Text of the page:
Vianvi Podcast Book Review 17 of 2017 by Viga Boland, Author & Reviewer

Today, in Podcast book review #17 of 2016, I have been given the privilege of being one of the first to review this book which will be published in September 2017. It’s an honour to be asked by the author, Michelle A. Carter, a former news editor and journalist of over 30 years. You might be familiar with one of Michelle’s earlier books, THE CHILDREN OF CHERNOBYL. But today, we look at FROM UDER THE RUSSIAN SNOW.

From Under the Russian Snow offers an unexpected, first hand look at a Russia which with few readers are acquainted, but will not soon forget, thanks to this superb memoir by Michelle A. Carter.

It is fascinating that Carter, a professional journalist with over 30 years experience in daily newspapering, during which she also travelled in and wrote about Russia, chose memoir as the genre for this book. But it is that decision that makes From Under the Russian Snow such a memorable, and often, very entertaining read. While both journalism and memoir are based on truth, if properly written, memoir allows a writer more liberty with personal reflections. As a result, readers gain a much more up close and personal look at an author: facts matter, but it is the author’s feelings about what she experiences and learns to which readers best relate.

For Michelle A. Carter, her ten-month “adventure” across Russia, helping Russian editors and reporters design newspapers that would be more readable and relevant to their readers was rich with eye-opening situations and those practices that give Russians their uniqueness. When a fire breaks out in an elevator in the apartment building where Michelle resides, she finds out only after she calls the fire brigade that one shouldn’t have done that. Why?  Because “they will just come and look in your apartment to see what you have for them to steal.” And that goes for the police too: they will steal everything!

When Michelle goes on to describe how the Russian firemen were so mesmerized by her smoke detector, “they took turns setting the gizmo off by lighting matches under it and cheering it on”, the humour is in startling contrast to her story about a colleague’s meeting with Putin before he became the current head of the country. Her associate’s comments on that meeting are chilling, especially when contrasted to what George W.Bush said of Putin when he met with him in 2001. Bush found Putin “straightforward and trustworthy” and felt he got a “good sense of his soul”. Michelle’s colleague, on the other hand, remarked that all he saw when he looked into Putin’s eyes “was a blank wall.” Did President Trump recently see Putin’s soul or a blank wall?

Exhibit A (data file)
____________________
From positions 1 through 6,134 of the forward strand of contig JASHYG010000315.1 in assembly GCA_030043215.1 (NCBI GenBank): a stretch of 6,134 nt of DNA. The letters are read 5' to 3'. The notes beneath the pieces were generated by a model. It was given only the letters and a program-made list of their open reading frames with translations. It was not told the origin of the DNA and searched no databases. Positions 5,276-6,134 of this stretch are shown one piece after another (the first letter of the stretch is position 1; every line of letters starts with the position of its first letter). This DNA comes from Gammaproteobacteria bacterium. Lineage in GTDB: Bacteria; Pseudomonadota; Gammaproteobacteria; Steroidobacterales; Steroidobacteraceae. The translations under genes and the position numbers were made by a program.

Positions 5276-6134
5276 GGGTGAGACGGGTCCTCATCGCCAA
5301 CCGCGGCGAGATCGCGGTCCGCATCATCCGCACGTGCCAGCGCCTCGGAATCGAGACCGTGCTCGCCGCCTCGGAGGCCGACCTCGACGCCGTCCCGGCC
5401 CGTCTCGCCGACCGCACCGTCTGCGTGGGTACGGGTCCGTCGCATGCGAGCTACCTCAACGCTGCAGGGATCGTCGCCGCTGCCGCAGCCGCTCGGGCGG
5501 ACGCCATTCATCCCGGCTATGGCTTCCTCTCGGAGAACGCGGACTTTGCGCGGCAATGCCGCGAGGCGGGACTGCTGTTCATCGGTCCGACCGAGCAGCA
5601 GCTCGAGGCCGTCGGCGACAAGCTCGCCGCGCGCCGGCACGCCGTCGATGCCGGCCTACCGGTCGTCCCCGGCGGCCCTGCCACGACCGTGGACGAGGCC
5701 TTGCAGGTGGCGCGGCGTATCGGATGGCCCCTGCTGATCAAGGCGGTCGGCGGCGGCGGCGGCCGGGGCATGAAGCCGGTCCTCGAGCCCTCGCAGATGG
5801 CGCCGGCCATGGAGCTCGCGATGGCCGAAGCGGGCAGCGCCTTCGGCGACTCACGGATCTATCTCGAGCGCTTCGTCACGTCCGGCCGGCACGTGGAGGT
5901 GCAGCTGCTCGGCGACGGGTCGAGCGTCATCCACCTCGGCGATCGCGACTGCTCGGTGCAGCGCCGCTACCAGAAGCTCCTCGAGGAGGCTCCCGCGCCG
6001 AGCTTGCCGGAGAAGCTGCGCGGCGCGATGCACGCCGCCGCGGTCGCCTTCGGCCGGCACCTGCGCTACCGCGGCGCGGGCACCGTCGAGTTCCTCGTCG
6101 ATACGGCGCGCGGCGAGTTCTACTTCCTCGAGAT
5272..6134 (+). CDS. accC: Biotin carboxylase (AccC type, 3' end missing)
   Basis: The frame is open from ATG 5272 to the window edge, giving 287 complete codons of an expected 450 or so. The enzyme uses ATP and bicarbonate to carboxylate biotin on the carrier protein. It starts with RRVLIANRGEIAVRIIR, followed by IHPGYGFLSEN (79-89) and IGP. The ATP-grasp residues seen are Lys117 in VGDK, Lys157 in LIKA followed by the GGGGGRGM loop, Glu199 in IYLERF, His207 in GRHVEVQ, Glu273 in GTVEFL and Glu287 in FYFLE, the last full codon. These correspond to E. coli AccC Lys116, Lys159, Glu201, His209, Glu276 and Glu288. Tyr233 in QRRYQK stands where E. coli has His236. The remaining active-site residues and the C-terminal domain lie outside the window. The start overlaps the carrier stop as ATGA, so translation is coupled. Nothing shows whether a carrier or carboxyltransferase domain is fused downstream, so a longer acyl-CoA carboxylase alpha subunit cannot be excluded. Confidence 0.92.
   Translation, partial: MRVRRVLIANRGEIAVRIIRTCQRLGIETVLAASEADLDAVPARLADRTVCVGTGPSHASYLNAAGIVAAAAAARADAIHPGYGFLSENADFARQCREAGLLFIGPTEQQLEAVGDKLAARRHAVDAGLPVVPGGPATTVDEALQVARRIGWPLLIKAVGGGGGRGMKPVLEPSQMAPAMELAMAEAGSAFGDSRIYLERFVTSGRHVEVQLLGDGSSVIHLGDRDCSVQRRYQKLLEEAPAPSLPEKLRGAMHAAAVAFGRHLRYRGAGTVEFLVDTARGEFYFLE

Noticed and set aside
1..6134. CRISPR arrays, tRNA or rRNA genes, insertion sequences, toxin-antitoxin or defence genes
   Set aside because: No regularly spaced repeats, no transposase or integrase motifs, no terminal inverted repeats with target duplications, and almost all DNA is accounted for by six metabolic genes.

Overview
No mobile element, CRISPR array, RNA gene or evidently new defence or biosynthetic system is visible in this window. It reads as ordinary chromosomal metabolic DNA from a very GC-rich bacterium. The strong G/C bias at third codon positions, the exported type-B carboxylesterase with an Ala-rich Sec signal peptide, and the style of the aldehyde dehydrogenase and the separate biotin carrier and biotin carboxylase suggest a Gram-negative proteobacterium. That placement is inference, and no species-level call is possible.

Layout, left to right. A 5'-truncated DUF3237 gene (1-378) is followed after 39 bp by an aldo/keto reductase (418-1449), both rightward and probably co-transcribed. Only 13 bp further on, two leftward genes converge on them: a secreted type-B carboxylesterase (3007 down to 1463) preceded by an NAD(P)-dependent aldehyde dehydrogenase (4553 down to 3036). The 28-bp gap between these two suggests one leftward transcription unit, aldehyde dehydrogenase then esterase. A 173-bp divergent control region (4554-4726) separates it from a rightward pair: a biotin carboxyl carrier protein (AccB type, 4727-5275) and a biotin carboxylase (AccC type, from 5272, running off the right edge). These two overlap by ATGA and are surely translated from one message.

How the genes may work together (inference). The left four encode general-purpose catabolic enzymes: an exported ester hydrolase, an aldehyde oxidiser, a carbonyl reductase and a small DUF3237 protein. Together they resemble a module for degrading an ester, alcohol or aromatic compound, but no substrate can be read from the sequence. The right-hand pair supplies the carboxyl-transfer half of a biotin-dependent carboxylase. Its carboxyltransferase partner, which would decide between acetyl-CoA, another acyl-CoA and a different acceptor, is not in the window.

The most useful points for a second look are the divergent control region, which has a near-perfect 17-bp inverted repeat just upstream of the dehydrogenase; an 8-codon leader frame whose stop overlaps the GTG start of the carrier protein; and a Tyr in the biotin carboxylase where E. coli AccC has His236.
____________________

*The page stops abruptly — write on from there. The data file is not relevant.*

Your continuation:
Over her ten months in Russia, Michelle A Carter met some wonderful Russians and her memoir is full of delightful tales about their culture, and way of life. Her recounting of the role of the “babushkas” in their society is both sobering and funny. In one minute, a grand-child loving babushka can transform into a harpy telling a young woman in no uncertain terms to pull her skirt down and “stop dressing like a whore”. But if it weren’t for a group of babushkas who made it their business to help Michelle get off a jam-packed train at her station by shouting “Make way for the Amerikanka”, she might never had reached her next destination. And yet, while Michelle jokingly asserts that it’s the babas who really ran the show during the cold war, she also makes readers acutely aware of just how badly women are treated in Russia. In a series of questions Michelle suggests for Book Clubs at the end of From Under the Russian Snow, she asks how does this treatment differ from the way women are treated in the rest of the world? An excellent question that requires one read the book to answer. 

Fortunately for Michelle A. Carter, as a woman living alone in Russia, she didn’t have too many difficult encounters. Those occurred elsewhere in her memoir and when they did, her world, for a period of time, was torn apart by grief. But she had a job to do and returned to Russia to finish what she had started.

Her “adventure” as she referred to it, was by all accounts, a success and resulted, 20 years later in her bringing it all together in her informative but sensitive memoir. Like the little white flowers, the “podsnezhniki” that poke up From Under the Russian Snow and herald the coming of spring, Michelle’s book finishes as all good memoirs should, with the promise that, regardless of what happens in our lives, there will always be hope for a better tomorrow.

©Viga Boland

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